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Planners squeeze zoos out of cities

[ 2010-11-23 13:42]     字号 [] [] []  
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As cities continue to develop and expand, urban planners across China are attempting to move zoos and animal parks into outlying suburbs.

With demand for land high, developers say that many animal parks are taking up prime real estate.

In 1984, when Zhengzhou Zoo was still fairly central, the Henan province's Administration Center for Bicycle Sports loaned 50 mu (3.3 hectares) to build a bicycle competition gymnasium. As compensation, the city government offered the use of another nearby patch of land.

As the city grew, though, tall and imposing buildings soon began to surround the zoo.

"It became impossible for the government to find land around the zoo," said Li Guohong, director of the zoo's general office, who explained that staff members were also frustrated when they learned the bicycle center had loaned out part of the land to a driving school.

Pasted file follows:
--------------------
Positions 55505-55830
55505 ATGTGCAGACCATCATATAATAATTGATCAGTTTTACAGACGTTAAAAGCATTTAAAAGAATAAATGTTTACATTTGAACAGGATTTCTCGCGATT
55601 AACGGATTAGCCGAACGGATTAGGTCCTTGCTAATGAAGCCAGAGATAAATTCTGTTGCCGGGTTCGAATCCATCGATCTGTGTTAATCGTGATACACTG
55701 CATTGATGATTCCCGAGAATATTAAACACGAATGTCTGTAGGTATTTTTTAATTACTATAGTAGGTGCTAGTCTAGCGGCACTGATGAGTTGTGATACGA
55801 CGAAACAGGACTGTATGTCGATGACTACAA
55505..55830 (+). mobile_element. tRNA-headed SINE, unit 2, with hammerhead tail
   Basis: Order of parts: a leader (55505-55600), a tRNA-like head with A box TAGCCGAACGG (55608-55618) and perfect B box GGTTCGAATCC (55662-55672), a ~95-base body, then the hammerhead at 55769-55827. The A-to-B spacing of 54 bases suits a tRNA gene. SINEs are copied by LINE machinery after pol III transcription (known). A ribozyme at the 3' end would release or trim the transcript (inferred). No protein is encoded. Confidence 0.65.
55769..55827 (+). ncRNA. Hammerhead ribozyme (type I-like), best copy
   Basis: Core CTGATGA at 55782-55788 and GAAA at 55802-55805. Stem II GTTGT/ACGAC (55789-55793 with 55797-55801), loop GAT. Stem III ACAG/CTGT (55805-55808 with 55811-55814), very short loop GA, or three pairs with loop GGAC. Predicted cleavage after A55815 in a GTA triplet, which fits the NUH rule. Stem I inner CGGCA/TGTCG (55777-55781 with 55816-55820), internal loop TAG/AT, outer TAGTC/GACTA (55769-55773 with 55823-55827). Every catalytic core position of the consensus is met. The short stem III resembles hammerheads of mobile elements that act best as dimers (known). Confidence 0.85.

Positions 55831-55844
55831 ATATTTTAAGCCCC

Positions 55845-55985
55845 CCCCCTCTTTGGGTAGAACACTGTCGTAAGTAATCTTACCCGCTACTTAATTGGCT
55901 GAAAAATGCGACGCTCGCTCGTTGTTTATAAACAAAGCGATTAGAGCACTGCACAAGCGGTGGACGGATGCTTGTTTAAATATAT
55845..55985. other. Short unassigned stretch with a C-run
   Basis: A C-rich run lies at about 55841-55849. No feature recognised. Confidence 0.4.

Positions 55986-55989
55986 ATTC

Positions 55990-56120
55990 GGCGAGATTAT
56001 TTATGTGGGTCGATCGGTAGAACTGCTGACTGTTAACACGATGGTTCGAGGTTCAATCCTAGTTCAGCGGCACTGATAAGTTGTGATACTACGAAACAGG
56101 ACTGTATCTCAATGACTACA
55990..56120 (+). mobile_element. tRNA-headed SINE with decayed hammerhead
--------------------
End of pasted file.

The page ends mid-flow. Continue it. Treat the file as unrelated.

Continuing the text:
As a protest and to call for the return of the land, more than 100 workers placed cages holding a lion and two tigers outside of the center.

Employees at Beijing Zoo also voiced their strong opposition when government officials began discussing plans to move the park out of the city in 2004. The news also angered environmental organizations, lawyers and academics.

Several of the animal parks that have already been squeezed out of city centers have complained the move had a major impact on their incomes.

After being moved to the outskirts in 2004, bosses at Harbin Zoo in Northeast China's Heilongjiang province said visitor numbers fell from 800,000 a year to just 100,000. As a result, ticket prices increased from 10 yuan ($1.5) to 80 yuan.


(中国日报网英语点津 Helen 编辑)

Planners squeeze zoos out of cities

Planners squeeze zoos out of cities

Todd Balazovic is a reporter for the Metro Section of China Daily. Born in Mineapolis Minnesota in the US, he graduated from Central Michigan University and has worked for the China Daily for one year.